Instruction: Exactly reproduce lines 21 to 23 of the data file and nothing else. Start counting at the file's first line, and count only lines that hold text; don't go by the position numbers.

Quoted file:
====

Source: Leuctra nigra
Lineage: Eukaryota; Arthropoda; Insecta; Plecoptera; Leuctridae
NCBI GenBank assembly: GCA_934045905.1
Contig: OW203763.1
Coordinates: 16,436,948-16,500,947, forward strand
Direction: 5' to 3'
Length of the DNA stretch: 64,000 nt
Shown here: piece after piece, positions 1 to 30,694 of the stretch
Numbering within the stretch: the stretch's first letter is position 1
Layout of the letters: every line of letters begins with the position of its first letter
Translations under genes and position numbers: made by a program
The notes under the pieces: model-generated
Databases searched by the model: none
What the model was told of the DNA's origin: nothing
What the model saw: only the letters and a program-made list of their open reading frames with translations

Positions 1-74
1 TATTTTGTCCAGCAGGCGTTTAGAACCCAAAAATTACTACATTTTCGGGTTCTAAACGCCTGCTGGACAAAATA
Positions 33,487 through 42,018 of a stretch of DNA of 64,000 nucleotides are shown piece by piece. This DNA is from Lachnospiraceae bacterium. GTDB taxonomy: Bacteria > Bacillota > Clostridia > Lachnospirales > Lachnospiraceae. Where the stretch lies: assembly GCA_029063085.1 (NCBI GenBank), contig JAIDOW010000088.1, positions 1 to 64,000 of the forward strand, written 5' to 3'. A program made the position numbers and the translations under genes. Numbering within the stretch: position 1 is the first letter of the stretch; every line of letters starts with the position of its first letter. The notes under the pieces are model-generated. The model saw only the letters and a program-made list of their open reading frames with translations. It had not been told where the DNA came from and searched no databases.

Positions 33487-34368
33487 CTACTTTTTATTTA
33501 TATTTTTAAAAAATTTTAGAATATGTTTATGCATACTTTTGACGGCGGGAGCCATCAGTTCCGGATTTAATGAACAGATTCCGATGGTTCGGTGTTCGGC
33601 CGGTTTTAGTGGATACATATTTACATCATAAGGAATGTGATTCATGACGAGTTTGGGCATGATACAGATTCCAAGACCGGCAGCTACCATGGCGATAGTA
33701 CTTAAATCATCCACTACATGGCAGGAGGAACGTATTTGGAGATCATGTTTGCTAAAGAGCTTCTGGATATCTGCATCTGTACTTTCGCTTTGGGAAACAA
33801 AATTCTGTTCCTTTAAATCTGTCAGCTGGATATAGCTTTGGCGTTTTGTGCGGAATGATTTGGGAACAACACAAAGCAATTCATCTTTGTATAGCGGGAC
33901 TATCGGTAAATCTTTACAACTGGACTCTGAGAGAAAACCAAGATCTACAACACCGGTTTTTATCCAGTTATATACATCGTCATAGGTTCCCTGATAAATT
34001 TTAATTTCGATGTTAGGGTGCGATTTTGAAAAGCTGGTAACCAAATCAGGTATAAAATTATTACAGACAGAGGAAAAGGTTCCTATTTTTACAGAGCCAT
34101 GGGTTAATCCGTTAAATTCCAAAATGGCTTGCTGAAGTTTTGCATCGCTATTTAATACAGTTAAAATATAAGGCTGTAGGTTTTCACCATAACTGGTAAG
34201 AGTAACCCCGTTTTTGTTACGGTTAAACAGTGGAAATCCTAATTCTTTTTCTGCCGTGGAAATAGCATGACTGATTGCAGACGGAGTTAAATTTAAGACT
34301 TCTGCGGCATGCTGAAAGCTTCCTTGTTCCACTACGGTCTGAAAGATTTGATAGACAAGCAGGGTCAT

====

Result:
33501 TATTTTTAAAAAATTTTAGAATATGTTTATGCATACTTTTGACGGCGGGAGCCATCAGTTCCGGATTTAATGAACAGATTCCGATGGTTCGGTGTTCGGC
33601 CGGTTTTAGTGGATACATATTTACATCATAAGGAATGTGATTCATGACGAGTTTGGGCATGATACAGATTCCAAGACCGGCAGCTACCATGGCGATAGTA
33701 CTTAAATCATCCACTACATGGCAGGAGGAACGTATTTGGAGATCATGTTTGCTAAAGAGCTTCTGGATATCTGCATCTGTACTTTCGCTTTGGGAAACAA